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FDA Requiring many Amnion Fluid Injectables to be Withdrawn by May 31, 2021.

As of May 31, 2021, many amnion fluid and membrane injectables must be withdrawn from the market. Here is a (non-exhaustive) list of suppliers/products affected:

Flower –
FlowerAmnioFlo – Amnion Fluid from Micronized Membrane – Not FDA Compliant

MiMedx –
AmnioFix Injectable – Amnion Fluid from Micronized Membrane – Not FDA Compliant

Amnio Tech –
PalinGen InovoFlo, PalinGen Flow – Amnion Fluid from Micronized Membrane – Not FDA Compliant

Applied Biologics –
FloGraft – Amnion Fluid from Micronized Membrane – Not FDA Compliant

Amniox –
CLARIX® Injectable – Amnion Fluid from Micronized Membrane – Not FDA Compliant

Predictive Biotech –
AmnioCyte, AmnioCyte Plus – Amnion Fluid from Micronized Membrane – Not FDA Compliant

The following have NOT been affected by this action:

Biolab Sciences –
Fluid FlowTM, Amnio Restore – Amniotic Liquid Allograft derived from the amniotic liquid within the placenta. 100% Pure Amniotic Fluid – FDA 2020 Compliant

Regulatory Background:

The FDA’s 2017 regenerative medicine policy framework1 was developed to help facilitate and support the innovation of regenerative medicine therapies. The policy allows use of “certain human cell, tissue, and cellular and tissue-based products (HCT/Ps)”. All placental-based products are currently defined by the FDA as HCT/Ps.

The agency had originally expressed its intent to exercise enforcement discretion for these products with respect to the FDA’s IND and premarket approval requirements, to give manufacturers time to understand and meet the applicable requirements and engage with the agency. This discretion was to last until November 2020, but was extended2 until May 31, 2021 due to the pandemic.

In a recent (May 12, 2021) Contractor Advisory Committee (CAC) meeting led by Noridian on the topic of Amniotic Product Injections for Musculoskeletal Indications, Non-Wound, the CAC confirmed that there would be no further extension of the enforcement discretion. As a result, letters were sent to many if not most amniotic product suppliers requiring them to withdraw certain products from the market.


Many if not most of the amniotic products injectables used (off label) for pain and inflammation are made using lyophilized and micronized placental membrane. In the simplified description, placental membrane is freeze-dried, reduced to a powder, then turned into an injectable form by addition of saline. The agency defines products processed this way as ‘more than minimally manipulated’. The affected products had previously been authorized under section 361 the Public Health Service Act, but that section requires minimal manipulation. With the enforcement discretion ended, the producers are required to withdraw those products. Some may choose to apply for authorization under section 351 instead, but that will take time. Many of these products will not return to the market.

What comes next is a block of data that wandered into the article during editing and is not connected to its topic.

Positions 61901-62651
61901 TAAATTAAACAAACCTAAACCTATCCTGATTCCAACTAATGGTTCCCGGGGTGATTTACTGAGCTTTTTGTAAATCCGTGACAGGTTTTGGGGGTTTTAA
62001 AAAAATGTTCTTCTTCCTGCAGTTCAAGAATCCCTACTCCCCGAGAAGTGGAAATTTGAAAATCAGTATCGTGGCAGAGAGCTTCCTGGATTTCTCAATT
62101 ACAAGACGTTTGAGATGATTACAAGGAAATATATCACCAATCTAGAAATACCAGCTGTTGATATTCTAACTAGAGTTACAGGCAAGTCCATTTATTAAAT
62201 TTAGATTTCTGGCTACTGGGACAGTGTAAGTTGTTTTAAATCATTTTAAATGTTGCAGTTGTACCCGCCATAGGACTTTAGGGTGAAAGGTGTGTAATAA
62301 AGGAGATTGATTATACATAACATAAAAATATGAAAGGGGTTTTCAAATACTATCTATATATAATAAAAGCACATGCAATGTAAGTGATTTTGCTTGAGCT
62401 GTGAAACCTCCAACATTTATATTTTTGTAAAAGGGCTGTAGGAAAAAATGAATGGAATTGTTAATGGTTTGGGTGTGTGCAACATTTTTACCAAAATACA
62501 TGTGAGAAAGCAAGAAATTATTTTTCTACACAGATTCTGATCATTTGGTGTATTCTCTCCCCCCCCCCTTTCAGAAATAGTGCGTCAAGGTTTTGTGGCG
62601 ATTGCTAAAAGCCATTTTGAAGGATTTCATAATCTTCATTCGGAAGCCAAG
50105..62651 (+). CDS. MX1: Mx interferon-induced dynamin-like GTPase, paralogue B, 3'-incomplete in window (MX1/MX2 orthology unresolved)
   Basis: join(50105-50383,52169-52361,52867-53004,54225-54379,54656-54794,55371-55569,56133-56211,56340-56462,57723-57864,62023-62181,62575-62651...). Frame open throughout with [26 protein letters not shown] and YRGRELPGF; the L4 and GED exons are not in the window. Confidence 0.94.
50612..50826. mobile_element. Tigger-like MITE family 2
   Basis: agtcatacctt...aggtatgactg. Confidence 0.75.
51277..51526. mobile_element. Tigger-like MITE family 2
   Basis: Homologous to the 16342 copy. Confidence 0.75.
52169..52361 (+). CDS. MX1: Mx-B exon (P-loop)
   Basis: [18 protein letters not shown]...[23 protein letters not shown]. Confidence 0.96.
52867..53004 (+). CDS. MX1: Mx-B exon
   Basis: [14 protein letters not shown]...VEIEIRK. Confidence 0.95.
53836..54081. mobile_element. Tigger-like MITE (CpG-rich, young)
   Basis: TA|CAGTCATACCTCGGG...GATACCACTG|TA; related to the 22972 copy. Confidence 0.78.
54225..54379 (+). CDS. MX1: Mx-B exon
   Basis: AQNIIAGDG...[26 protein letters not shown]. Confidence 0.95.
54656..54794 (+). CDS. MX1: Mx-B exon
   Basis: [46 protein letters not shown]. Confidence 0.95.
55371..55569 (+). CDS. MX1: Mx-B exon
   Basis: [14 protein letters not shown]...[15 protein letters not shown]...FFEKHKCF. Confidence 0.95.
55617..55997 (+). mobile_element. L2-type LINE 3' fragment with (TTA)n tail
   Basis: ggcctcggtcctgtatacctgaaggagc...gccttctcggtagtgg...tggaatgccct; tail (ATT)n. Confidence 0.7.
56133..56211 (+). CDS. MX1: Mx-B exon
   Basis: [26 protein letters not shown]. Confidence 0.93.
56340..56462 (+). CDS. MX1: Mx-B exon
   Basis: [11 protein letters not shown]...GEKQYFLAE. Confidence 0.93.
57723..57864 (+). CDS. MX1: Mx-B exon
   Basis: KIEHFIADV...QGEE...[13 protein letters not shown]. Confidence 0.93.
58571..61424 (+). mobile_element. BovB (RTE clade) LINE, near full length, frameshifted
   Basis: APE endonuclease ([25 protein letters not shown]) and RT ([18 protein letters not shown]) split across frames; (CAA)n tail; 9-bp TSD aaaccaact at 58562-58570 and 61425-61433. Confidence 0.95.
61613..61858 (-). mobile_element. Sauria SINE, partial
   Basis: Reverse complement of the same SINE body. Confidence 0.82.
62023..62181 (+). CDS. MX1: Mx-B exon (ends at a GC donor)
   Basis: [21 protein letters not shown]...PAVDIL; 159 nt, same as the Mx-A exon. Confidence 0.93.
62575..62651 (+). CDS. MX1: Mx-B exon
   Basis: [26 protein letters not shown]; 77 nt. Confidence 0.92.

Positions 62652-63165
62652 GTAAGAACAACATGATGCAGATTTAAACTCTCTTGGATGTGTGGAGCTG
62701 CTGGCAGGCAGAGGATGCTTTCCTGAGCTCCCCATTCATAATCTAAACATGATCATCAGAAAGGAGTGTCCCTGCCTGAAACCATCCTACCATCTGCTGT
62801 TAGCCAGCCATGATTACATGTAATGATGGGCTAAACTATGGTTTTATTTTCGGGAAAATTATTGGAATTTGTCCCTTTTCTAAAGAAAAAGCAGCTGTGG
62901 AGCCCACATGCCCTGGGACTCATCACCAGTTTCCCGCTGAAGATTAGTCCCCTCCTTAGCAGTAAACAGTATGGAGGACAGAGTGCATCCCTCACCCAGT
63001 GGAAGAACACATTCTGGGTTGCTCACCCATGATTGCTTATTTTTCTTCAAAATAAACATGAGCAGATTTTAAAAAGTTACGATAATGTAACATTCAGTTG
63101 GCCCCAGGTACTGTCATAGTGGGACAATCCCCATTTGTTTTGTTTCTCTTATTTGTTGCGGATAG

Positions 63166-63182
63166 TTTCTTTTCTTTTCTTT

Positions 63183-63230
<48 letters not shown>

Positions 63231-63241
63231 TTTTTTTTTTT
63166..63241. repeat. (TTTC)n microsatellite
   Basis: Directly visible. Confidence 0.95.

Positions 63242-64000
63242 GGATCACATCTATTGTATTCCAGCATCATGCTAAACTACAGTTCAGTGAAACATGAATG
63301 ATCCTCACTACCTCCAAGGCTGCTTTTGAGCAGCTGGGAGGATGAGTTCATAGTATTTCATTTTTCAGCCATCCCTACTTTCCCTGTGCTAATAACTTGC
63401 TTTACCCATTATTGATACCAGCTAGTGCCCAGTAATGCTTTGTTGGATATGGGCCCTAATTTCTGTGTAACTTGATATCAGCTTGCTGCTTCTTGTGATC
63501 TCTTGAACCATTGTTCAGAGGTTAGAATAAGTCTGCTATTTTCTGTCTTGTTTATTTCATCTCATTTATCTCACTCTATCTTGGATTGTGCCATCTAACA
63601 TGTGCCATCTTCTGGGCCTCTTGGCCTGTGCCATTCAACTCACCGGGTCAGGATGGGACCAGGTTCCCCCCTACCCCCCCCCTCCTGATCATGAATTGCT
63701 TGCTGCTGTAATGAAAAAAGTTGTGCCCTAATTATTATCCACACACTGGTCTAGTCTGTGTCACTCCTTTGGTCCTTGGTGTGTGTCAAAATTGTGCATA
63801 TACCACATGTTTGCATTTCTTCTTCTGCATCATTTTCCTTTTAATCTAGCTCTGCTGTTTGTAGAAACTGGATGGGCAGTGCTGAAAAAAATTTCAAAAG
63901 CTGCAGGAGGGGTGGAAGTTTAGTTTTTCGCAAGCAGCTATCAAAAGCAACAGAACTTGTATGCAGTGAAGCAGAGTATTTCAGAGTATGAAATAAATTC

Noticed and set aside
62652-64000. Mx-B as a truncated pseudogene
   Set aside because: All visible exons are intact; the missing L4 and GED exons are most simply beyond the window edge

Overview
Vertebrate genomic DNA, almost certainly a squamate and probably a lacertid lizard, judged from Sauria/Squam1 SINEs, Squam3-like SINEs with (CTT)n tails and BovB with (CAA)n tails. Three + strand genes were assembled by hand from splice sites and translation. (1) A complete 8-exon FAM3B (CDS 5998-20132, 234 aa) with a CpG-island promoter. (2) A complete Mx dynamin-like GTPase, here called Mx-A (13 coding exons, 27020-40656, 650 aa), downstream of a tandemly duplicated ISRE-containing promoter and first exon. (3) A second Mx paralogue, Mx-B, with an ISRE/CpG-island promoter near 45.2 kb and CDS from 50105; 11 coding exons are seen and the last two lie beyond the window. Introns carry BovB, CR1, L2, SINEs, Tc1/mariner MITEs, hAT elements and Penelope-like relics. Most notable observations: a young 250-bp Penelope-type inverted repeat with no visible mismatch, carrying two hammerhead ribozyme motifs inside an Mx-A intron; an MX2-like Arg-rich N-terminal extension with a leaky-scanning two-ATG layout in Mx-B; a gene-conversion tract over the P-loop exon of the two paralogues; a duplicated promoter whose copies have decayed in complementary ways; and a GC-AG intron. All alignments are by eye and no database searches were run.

More detail on the relevant regulatory sections:

Placental derived and amniotic fluid based products are regulated under either section 361 or section 351 of the Public Health Service Act. Section 361 allows use of amniotic products for homologous use only3, meaning they can be used only for repair, reconstruction, replacement, or supplementation of a recipient’s cells or tissues when applied using implantation, transplantation, infusion, or transfer into a human recipient. Producers under section 361 must also adhere to particular requirements on how the tissues are handled and treated. Furthermore, (and of particular importance to this action) under 361, amniotic products must be ‘minimally manipulated’3.

Section 351 covers products which have undergone more than minimal manipulation. These products are allowed for non-homologous use but will require a Biologics License Application as well as phase I, phase II and phase III studies.


It would be most helpful if the FDA published a list of products which are affected by these changes and a list of those unaffected. Unfortunately, the FDA does not work that way. For each of the affected products, the FDA sent a letter to the offending producer requiring them to a) remove the product from further availability, and b) inform their existing customers to return to them any unused product for a refund, both with a May 31, 2021 deadline. No letters were sent to those unaffected.

The first step to confirm who was affected was to search each company’s website. With one exception, the websites listed either no longer mention the liquid injectable products or they state that they are committed to pursuing FDA approval. (The exception is FlowGraft, which has a user-only site. The open part of the website does mention the product, but with no detail.)

The next step was to search the web using product and company name, for more information on the type of product. In several cases, it was easy to find confirmation that the product was processed from amniotic tissues, and therefore ‘more than minimally manipulated’. In one case, the product is described as “comprised of amnion and amniotic fluid”. This could have a shorter time back to market if they only use amniotic fluid going forward, but they could not do that without a new FDA application.

FDA References:

1. Framework for the Regulation of Regenerative Medicine Products
2. FDA Extends Enforcement Discretion Policy for Certain Regenerative Medicine Products
3. Regulatory Considerations for Human Cells, Tissues, and Cellular and Tissue-Based Products: Minimal Manipulation and Homologous Use


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